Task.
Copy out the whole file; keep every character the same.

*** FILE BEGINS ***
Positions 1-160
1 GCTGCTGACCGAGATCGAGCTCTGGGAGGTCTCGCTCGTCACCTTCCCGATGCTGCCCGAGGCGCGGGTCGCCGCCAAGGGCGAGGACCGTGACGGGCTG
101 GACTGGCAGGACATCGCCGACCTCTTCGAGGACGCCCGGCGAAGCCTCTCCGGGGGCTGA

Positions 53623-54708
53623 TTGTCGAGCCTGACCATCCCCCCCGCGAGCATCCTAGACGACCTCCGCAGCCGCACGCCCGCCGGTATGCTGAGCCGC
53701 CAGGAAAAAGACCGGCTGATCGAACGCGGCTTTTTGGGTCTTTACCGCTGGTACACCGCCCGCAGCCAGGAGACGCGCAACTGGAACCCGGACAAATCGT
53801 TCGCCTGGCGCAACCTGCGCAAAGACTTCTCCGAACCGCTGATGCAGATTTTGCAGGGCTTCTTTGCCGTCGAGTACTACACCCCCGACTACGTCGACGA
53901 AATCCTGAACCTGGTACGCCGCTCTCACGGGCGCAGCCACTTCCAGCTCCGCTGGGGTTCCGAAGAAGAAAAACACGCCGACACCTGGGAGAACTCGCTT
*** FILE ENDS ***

Positions 1-160
1 GCTGCTGACCGAGATCGAGCTCTGGGAGGTCTCGCTCGTCACCTTCCCGATGCTGCCCGAGGCGCGGGTCGCCGCCAAGGGCGAGGACCGTGACGGGCTG
101 GACTGGCAGGACATCGCCGACCTCTTCGAGGACGCCCGGCGAAGCCTCTCCGGGGGCTGA

Positions 53623-54708
53623 TTGTCGAGCCTGACCATCCCCCCCGCGAGCATCCTAGACGACCTCCGCAGCCGCACGCCCGCCGGTATGCTGAGCCGC
53701 CAGGAAAAAGACCGGCTGATCGAACGCGGCTTTTTGGGTCTTTACCGCTGGTACACCGCCCGCAGCCAGGAGACGCGCAACTGGAACCCGGACAAATCGT
53801 TCGCCTGGCGCAACCTGCGCAAAGACTTCTCCGAACCGCTGATGCAGATTTTGCAGGGCTTCTTTGCCGTCGAGTACTACACCCCCGACTACGTCGACGA
53901 AATCCTGAACCTGGTACGCCGCTCTCACGGGCGCAGCCACTTCCAGCTCCGCTGGGGTTCCGAAGAAGAAAAACACGCCGACACCTGGGAGAACTCGCTT